It appears I celebrated too soon…back in April when OPM declared autism to be a medical condition and decided to allow its providers to offer ABA coverage on health insurance policies for federal employees, I was sure this would mean the major insurers would step up to offer this important benefit. It’s been shown not to break the bank, costing an average of 31 cents per month per insured—and that minimal cost is passed on to the consumer anyway, so why wouldn’t insurance companies offer it?
But only 38 plans across 23 states will offer ABA coverage. Hawaii is not one of them. And as progressive as I’ve always thought California to be, only a portion of the state (primarily Southern California counties) will have insurance coverage through federal plans. In fact, in only 2 states (New Mexico and Arkansas) will coverage be state-wide. The other 21 states will only have coverage in various regions.
So a lot of autistic kids will either not receive the treatment they need—and deserve, or their families will suffer a huge financial impact if they do access treatment. This inequity never fails to disgust and infuriate me. Autism is a medical condition. Families buy health insurance in case of medical emergencies. Autism is definitely a medical emergency.
And ABA is a proven effective therapy. Researchers at UCLA did a seminal study in the 1980s that showed almost half of the children receiving intensive ABA achieved normal IQ; most of the others improved to such a point where they needed only minimal additional services.1
So what exactly is the issue? I honestly cannot understand why autism is not routinely covered. Do the people who say they “don’t want to pay for” my child’s autism through very modest insurance premium increases not realize they will pay much more in taxes for lifelong care?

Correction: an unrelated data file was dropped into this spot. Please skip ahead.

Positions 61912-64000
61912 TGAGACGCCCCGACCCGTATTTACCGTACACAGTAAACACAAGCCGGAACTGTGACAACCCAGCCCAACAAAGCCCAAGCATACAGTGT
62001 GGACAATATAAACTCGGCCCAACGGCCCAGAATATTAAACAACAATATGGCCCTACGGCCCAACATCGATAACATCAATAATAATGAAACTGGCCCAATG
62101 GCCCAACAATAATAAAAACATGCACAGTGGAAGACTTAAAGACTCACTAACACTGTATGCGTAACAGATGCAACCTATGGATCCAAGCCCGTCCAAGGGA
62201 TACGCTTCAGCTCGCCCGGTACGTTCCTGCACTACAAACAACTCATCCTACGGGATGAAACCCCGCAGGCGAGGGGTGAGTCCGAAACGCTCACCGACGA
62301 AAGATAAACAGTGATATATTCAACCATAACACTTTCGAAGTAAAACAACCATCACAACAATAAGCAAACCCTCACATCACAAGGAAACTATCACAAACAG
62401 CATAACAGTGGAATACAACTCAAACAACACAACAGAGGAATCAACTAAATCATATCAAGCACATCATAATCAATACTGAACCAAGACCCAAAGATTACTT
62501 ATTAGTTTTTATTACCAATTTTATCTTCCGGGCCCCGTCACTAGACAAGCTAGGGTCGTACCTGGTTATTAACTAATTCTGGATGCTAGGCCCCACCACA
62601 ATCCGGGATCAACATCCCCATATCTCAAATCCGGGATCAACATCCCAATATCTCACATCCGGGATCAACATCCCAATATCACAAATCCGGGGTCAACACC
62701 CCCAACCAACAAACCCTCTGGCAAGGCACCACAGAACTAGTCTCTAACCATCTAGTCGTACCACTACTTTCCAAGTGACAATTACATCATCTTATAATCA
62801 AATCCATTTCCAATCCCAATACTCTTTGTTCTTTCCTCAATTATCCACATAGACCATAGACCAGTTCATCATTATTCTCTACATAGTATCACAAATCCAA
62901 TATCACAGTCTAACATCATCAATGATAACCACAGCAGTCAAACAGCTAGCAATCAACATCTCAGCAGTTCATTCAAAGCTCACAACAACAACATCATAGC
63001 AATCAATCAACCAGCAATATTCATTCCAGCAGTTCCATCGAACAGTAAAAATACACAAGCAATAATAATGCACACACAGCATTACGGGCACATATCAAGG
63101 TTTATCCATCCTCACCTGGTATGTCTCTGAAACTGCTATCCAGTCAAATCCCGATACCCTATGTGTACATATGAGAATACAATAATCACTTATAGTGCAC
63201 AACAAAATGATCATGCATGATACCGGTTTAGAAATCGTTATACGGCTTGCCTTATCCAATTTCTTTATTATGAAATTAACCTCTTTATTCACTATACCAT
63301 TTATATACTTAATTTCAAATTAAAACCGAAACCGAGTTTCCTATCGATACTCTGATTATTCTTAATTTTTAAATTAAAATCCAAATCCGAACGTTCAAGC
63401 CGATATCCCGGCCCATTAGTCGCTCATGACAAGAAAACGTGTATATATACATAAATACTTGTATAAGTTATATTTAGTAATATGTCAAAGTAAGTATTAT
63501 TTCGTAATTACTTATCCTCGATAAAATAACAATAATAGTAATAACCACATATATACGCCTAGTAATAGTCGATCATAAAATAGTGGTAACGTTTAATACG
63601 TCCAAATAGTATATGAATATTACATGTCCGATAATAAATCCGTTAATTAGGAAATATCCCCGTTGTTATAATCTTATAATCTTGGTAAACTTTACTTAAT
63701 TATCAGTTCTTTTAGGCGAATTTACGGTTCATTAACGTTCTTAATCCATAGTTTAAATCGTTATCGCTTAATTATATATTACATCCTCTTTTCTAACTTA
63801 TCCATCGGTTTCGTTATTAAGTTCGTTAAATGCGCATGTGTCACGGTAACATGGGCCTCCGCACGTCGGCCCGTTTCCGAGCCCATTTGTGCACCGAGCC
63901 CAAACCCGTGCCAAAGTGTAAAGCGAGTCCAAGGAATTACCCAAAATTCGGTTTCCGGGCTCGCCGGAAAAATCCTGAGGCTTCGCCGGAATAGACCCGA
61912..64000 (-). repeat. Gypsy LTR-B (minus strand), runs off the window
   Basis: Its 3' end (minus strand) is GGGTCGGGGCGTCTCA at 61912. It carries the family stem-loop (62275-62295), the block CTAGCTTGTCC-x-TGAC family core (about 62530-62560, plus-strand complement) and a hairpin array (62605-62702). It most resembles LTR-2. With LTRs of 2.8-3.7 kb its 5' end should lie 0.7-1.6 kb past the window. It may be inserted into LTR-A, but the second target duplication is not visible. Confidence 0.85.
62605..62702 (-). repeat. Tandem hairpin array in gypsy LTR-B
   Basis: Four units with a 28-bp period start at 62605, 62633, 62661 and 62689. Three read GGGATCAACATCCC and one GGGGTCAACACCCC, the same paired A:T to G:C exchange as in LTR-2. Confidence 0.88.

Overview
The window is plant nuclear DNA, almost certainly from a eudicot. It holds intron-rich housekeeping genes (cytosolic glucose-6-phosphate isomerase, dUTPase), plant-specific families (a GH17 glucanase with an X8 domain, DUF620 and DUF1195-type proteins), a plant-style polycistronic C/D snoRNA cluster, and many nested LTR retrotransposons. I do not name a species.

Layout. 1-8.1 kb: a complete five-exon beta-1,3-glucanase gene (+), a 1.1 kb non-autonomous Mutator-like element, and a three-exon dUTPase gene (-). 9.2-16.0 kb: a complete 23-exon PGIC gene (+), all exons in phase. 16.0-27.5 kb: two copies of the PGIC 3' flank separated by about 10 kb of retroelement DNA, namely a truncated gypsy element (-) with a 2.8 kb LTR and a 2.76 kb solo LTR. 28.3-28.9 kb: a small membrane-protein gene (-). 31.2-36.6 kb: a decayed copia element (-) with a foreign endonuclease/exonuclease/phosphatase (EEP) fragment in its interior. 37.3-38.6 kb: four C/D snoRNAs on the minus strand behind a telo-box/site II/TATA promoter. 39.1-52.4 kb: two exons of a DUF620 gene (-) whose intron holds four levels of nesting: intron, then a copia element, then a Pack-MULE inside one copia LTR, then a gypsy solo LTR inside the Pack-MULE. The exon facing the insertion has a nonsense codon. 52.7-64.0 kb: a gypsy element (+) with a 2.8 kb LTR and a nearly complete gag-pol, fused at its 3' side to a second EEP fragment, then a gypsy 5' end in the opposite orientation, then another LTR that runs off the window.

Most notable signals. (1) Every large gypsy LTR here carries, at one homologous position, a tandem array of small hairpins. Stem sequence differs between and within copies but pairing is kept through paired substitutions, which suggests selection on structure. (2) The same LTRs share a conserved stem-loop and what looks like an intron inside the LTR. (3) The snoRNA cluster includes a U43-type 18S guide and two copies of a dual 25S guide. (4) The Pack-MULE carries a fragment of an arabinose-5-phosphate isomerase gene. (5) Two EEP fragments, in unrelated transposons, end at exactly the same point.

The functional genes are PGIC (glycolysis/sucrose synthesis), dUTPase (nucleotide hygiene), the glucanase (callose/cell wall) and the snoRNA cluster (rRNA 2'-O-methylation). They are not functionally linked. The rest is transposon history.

I would make the same argument to the legislators who tell us how they “care” about our kids, but then vote down legislation to require insurance coverage. Are they not aware of a study by a Harvard researcher that showed the cost of caring for an autistic person across the lifespan to be $3.2 million—with most of these expenses occurring in adulthood?2 The taxpayers are footing this bill.
For the small businesses owners with more than 50 employees who fear they will go bankrupt if required to offer plans with autism coverage, I would ask you to look at the actual data that has been collected from the 32 states that have passed legislation. It will not break the bank and will allow you to attract and retain the best talent.
Even if you don’t have an autistic child, you have a personal stake in this issue. Your tax dollars will go for adult care for an ever-increasing population of autistic people who will age out of the education system. Treatment while these kids are young results in children losing their diagnoses, or needing far fewer services in adulthood.3
And beyond the fiscal issue is the moral one—how can a wealthy country allow children who can be helped to lead productive, independent lives just languish while there are effective therapies available but for most, are out of reach?
1. Lovaas O.I. (1987). Behavioral treatment and normal educational and intellectual functioning in young autistic children. Journal of Consulting and Clinical Psychology 55 (1): pp. 3–9. doi:10.1037/0022-006X.55.1.3
2. Ganz, M. L. (2007). The Lifetime Distribution of the Incremental Societal Costs of Autism. Archive of Pediatric Adolescent Medicine. Vol. 161, No. 4, 343 – 349.
3. Helt, M., et al. (2008). Can Children With Autism Recover? If So, How? Neuropsychology Review (2008) Volume 18, 339 – 366. doi: 10.1007/s11065-008-9075-9.